Direct link to Wing leadership helps‘max perform’ Airmen’s time

The Hurlburt Time Saver button, a clickable shortcut, was added to desktops base wide at Hurlburt Field, Fla., Feb. 9, 2017. The button is a tool Air Commandos can use to submit ideas and requests to the 1st Special Operations Wing leadership to help maximize the performance of the Airmen and the base.

The Hurlburt Time Saver button, a clickable shortcut, was added to desktops base wide at Hurlburt Field, Fla., Feb. 9, 2017. The button is a tool Air Commandos can use to submit ideas and requests to the 1st Special Operations Wing leadership to help maximize the performance of the Airmen and the base.

HURLBURT FIELD, Fla. -- The Hurlburt Time Saver button, a clickable shortcut, was added to desktops base wide Feb. 9.

The button, a clock being thrown in the trash with an interdictory circle, is a tool Air Commandos can use to submit ideas and requests to the 1st Special Operations Wing leadership to help maximize the performance of the Airmen and the base.

“It’s tough to know everything going on within the units,” said Col. Thomas Palenske, the commander of the 1st SOW. “I want to know what I can put my weight behind to help ‘max perform’ the Airmen’s time.”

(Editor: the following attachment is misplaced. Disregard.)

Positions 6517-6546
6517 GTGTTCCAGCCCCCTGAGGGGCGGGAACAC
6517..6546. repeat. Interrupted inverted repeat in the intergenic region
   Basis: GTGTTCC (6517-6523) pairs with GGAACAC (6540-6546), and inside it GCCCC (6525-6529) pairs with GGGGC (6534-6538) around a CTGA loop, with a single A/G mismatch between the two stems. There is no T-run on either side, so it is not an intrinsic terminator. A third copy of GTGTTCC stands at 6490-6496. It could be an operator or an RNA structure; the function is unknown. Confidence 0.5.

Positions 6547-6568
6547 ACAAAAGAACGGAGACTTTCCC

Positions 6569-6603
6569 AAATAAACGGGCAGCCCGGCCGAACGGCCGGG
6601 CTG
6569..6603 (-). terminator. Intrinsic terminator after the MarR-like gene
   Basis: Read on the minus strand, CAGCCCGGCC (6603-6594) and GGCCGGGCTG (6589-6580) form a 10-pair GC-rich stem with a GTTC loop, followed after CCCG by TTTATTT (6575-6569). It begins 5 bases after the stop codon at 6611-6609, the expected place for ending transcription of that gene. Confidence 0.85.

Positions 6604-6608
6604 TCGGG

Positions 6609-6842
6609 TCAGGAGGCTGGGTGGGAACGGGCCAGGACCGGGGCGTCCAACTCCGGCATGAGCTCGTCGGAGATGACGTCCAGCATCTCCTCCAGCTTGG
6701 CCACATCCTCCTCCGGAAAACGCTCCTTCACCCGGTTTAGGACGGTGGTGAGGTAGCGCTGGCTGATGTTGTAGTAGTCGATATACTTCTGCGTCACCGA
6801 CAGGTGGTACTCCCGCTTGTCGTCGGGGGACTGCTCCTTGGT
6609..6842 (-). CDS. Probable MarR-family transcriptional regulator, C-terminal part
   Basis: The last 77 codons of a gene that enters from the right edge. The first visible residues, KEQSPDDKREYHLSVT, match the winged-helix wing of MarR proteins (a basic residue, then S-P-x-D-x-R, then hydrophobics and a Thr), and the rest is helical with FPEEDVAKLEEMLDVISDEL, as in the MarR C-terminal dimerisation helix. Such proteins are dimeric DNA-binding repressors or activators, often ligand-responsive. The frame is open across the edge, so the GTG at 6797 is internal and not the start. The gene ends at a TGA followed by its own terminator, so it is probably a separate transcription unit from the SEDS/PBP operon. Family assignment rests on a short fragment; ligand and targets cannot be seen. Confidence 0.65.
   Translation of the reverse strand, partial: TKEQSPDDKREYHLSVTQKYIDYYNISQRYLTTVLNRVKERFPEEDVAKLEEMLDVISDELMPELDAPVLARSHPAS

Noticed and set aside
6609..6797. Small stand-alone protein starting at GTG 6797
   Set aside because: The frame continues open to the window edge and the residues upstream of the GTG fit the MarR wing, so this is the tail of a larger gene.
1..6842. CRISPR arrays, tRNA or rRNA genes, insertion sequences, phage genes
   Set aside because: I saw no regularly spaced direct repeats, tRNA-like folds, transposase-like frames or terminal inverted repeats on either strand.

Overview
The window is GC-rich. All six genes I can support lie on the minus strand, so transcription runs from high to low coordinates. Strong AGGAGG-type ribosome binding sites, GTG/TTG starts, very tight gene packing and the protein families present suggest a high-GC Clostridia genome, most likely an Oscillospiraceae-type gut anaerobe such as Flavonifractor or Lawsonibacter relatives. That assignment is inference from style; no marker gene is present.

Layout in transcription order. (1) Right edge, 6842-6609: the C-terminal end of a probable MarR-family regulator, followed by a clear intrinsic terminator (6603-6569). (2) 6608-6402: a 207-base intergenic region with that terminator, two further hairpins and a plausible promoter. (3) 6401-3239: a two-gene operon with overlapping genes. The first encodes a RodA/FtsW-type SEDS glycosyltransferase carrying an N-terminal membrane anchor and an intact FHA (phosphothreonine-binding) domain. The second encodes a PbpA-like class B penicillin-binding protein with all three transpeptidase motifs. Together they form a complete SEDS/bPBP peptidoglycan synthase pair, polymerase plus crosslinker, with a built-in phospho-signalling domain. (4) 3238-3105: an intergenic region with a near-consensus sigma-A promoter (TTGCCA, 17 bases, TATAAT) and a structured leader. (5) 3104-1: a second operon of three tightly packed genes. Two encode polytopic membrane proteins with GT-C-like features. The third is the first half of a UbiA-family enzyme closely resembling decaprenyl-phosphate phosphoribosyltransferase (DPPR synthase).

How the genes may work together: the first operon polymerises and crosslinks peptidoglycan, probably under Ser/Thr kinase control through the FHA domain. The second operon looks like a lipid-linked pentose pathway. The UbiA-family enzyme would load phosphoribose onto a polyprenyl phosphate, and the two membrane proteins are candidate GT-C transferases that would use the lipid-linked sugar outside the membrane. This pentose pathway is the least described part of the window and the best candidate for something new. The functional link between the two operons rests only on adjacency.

Airmen are encouraged to identify training, requirements or processes that aren't maximizing their time.

“Colonel Palenske is getting after the Chief of Staff of the Air Force’s guidance of reducing the impact of additional duties that make it harder for Airmen to accomplish the mission,” said Maj. Brian Schmidt, executive officer to the commander of the 1st SOW. “In addition, he is further empowering squadrons on base as the primary war-fighting units.”

Schmidt said although this program is not a replacement for Airmen’s chain of command, it is a different avenue for people to get that information in front of leadership.

“Colonel Palenske is serious when he says he wants to get this information and put it into action,” he added.

Leadership is looking for all suggestions that could positively affect Air Commandos’ time, such as suggestions received about improving the flow of traffic leaving the base, deployment processing and updating out-of-date guidance.

“The best ideas don’t come from me, or other commanders,” Palenske said. “They come from the Airmen out there doing the mission.”